Mechanic's Liens Cannot Include Equipment Rental Costs

by James R. Keller

This article appeared in St. Louis Construction News & Review, p. 18, May-June, 2002.

Contractors and subcontractors no longer can file a mechanic's lien in Missouri for the cost of rental equipment, according to a recent appellate court decision. The case is Bush Construction Mach. v. Kansas City Factory Outlets, Stahl Construction Co., Heartland Corp., Michigan Nat'l Bank and O'Flaherty, as trustee, No. WD 60217 (2002), decided April 23.

Equipment rental plays a prominent role in construction. This case will cause everyone involved in construction to rethink whether liens already filed are proper and to consider carefully what can be included in future liens.

The court decided that Missouri's mechanic's lien statute (Chapter 429) does not include rental equipment as lienable material. This issue has never previously been before a Missouri appellate court.

In reaching this decision, the appellate court urged Missouri's legislature to consider whether the statutory law on mechanic's liens should be changed to expressly allow for such a lien and if so when the six-month period to file the lien would commence. Missouri's mechanic's lien statute, one of the oldest statutes in Missouri, may need a 21st Century update, according to the court.

The court's request is rare. Appellate courts typically do not suggest changes in the law.

The project was the Odessa Mall in Odessa, Missouri. Stahl Construction Company was the general contractor. Bush Construction was an equipment supplier to Heartland Corporation, one of Stahl's subcontractors. Thus, Bush was a sub-subcontractor.

Heartland did the earthwork and utility work on the job. Heartland leased from Bush a Caterpillar scraper and a Caterpillar track loader. Bush did not do any work on the project site, a fact important to the outcome of this case.

Heartland "defaulted" on the job, causing Stahl to terminate Heartland's contract and replace Heartland with another earthwork subcontractor.

Bush sued to enforce its mechanic's lien and to recover $30,000 that Heartland allegedly owed for the equipment rental. The trial court denied the lien, finding that Bush's equipment was not used on the project within six months of filing its lien. In Missouri all liens must be filed within six months of the last day of work performed by that contractor on the project.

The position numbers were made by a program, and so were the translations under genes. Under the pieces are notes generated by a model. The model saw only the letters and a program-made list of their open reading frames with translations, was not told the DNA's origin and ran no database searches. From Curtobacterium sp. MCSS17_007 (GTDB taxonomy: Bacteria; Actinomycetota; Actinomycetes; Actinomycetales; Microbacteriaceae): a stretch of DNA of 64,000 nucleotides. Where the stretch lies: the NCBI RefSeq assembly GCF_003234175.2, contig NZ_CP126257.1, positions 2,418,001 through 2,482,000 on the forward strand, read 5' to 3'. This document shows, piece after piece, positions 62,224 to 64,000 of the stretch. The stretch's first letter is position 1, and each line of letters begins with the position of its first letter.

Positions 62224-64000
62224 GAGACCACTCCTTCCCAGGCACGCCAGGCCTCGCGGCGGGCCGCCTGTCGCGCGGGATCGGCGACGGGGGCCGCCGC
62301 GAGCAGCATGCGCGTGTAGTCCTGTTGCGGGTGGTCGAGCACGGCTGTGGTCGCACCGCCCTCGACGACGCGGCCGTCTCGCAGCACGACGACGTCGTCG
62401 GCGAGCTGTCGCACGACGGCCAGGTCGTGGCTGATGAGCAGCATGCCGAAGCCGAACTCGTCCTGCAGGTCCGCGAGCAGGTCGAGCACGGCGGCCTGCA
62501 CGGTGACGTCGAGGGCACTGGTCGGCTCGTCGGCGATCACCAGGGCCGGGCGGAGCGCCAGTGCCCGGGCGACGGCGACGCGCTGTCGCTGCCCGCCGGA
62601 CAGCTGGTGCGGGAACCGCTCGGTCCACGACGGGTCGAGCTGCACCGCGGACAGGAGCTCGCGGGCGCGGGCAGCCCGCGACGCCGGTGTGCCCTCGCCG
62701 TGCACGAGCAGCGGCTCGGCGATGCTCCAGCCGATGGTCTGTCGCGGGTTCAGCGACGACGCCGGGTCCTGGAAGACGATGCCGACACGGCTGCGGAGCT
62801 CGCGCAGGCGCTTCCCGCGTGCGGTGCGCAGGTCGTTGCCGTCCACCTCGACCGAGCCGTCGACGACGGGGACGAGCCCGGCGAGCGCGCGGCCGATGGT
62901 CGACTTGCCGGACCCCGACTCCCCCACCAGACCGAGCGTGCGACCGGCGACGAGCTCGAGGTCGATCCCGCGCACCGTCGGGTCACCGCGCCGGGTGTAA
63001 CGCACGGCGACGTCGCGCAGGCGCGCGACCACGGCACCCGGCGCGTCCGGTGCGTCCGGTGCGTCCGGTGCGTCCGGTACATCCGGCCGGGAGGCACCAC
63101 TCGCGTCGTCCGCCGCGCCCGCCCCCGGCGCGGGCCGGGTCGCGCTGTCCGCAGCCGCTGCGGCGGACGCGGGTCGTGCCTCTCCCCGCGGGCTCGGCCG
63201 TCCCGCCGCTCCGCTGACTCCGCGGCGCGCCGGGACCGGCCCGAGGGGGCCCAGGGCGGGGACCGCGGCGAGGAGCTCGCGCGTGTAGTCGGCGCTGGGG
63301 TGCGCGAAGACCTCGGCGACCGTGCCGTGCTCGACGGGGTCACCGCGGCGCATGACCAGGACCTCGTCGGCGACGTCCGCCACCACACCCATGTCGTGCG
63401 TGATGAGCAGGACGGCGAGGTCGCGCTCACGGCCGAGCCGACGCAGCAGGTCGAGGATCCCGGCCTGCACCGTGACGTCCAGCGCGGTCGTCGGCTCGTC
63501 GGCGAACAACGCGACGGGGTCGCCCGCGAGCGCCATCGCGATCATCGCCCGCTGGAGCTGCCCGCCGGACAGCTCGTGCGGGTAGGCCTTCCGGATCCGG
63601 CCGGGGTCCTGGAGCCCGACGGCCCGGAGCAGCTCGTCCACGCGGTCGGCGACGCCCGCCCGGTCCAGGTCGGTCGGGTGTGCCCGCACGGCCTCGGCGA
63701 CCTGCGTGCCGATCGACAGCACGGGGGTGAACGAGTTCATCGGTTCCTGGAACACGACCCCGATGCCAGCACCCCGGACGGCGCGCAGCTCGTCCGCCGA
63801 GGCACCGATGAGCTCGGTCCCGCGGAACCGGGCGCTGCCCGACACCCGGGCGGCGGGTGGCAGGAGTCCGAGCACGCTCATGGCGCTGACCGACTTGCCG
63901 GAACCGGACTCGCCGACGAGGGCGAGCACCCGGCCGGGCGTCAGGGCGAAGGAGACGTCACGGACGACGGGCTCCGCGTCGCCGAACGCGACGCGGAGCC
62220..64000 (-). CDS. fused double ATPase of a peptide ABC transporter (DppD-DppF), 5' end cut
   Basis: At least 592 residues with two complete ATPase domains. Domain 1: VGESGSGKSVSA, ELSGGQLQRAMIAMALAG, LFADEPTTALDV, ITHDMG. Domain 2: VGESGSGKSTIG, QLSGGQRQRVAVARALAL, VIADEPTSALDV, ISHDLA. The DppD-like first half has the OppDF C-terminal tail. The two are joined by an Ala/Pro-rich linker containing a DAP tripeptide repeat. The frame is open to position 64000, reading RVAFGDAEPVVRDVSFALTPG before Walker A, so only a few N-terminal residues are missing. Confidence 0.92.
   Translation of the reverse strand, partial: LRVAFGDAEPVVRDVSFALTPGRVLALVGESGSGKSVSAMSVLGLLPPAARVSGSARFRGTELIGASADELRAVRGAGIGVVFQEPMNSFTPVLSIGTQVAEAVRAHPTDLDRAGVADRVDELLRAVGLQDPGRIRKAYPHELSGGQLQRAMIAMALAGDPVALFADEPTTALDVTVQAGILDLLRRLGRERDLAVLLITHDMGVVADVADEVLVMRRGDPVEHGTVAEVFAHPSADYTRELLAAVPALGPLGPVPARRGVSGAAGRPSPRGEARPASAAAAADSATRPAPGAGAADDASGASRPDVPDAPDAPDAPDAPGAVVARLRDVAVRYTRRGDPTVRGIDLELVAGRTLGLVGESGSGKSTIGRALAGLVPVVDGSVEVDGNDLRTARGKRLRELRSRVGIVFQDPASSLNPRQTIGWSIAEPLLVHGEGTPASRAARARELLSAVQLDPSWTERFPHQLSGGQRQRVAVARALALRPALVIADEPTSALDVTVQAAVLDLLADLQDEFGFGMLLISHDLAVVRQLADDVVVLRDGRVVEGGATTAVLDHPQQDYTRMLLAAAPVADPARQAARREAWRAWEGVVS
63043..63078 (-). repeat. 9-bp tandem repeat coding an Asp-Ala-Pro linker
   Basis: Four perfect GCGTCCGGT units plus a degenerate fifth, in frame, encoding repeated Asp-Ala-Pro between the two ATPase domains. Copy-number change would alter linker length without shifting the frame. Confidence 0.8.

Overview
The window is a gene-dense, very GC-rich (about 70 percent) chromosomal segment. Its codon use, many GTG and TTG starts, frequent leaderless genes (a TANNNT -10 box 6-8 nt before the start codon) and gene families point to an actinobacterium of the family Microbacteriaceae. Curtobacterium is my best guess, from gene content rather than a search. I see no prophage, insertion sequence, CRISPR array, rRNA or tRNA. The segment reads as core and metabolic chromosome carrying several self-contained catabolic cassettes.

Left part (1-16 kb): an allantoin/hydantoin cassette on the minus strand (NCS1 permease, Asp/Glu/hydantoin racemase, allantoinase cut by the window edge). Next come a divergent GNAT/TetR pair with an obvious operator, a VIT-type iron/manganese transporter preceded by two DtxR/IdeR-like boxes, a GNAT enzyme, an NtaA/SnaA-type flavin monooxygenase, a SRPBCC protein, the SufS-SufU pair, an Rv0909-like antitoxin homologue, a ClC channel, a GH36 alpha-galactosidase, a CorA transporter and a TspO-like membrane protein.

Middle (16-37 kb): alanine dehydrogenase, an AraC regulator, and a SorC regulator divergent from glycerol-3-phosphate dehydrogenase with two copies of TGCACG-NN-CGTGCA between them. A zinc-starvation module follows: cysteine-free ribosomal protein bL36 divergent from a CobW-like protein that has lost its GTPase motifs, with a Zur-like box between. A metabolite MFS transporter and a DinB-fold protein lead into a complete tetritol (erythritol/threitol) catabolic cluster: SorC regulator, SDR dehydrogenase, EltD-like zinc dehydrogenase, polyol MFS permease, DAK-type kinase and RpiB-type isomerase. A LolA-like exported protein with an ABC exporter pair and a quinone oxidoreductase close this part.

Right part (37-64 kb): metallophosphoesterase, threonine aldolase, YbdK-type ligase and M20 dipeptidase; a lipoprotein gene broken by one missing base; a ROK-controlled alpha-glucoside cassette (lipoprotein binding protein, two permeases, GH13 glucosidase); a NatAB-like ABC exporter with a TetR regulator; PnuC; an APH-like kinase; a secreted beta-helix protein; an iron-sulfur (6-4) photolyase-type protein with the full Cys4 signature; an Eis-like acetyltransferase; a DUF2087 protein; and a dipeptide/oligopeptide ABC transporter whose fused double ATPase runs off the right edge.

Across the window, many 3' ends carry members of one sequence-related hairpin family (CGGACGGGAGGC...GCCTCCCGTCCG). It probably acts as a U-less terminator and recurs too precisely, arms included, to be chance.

The appellate court changed the focus of the case from whether Bush timely filed to whether it could file a lien at all. The court examined Section 429.010 of the Revised Statutes of Missouri, the provision that sets out who may file a lien and for what. The law originated in 1821, a few months after Missouri became a state and when James Monroe was President of the United States.

In part, Section 429.010 provides that any person who furnishes machinery for any building under a contract with the owner or the owner's contractor can file a lien for such "machinery furnished." Since no prior court decision in Missouri had addressed this issue, the appellate court considered decisions from other states that have similar statutes.

The court found that courts elsewhere have gone both directions on this issue. A few courts have found rental equipment, since it is necessary to complete the project, to be lienable.

Most courts, however, have denied the lien unless the law expressly provided for rental equipment. Their rationale was that the company leasing the equipment (in this case Bush) does not perform any labor that actually improves the property, especially since the equipment does not become part of the property itself.

The court examined in particular a case where a court in New Mexico rejected a lien for rental of earth-moving machinery. The court also looked at similar decisions in Idaho, Rhode Island and North Carolina.

The New Mexico court noted that it was up to the legislature to change existing law. Two years later the New Mexico lawmakers did just that and now unpaid rental fees on leased equipment are lienable in New Mexico.

The Missouri legislature, the Bush court concluded, never contemplated when it created the statute that rental equipment would be used in construction. Today, of course, use of rental equipment is common place.

Instead, the Missouri legislature had emphasized whether the machinery became a permanent part of the job. If so, a lien could exist.

The court also referenced the National Conference of Commissioners on Uniform State Laws that created the Uniform Construction Lien Act. This Act allows a lien for the reasonable rental value for furnishing tools, appliances and machinery. Recovery is possible for the period of actual use and any reasonable periods of nonuse that were taken into account in the rental contract.

Considerable momentum and public policy, according to the court, favor "allowing a lien for providers of machinery." However, an appellate court is required to interpret and follow the law, not to make it. Thus, the court had no choice, in its view, but to deny the lien, despite its seemingly strong desire to do otherwise.

It is too early to predict how or if the Missouri legislature will respond to the court's request.

James R. Keller is a partner at HERZOG, CREBS & MCGHEE, LLP, St. Louis, Missouri, where he concentrates on business litigation and construction law. He also is a neutral/arbitrator with the American Arbitration Association and a court-certified mediator in state and federal courts.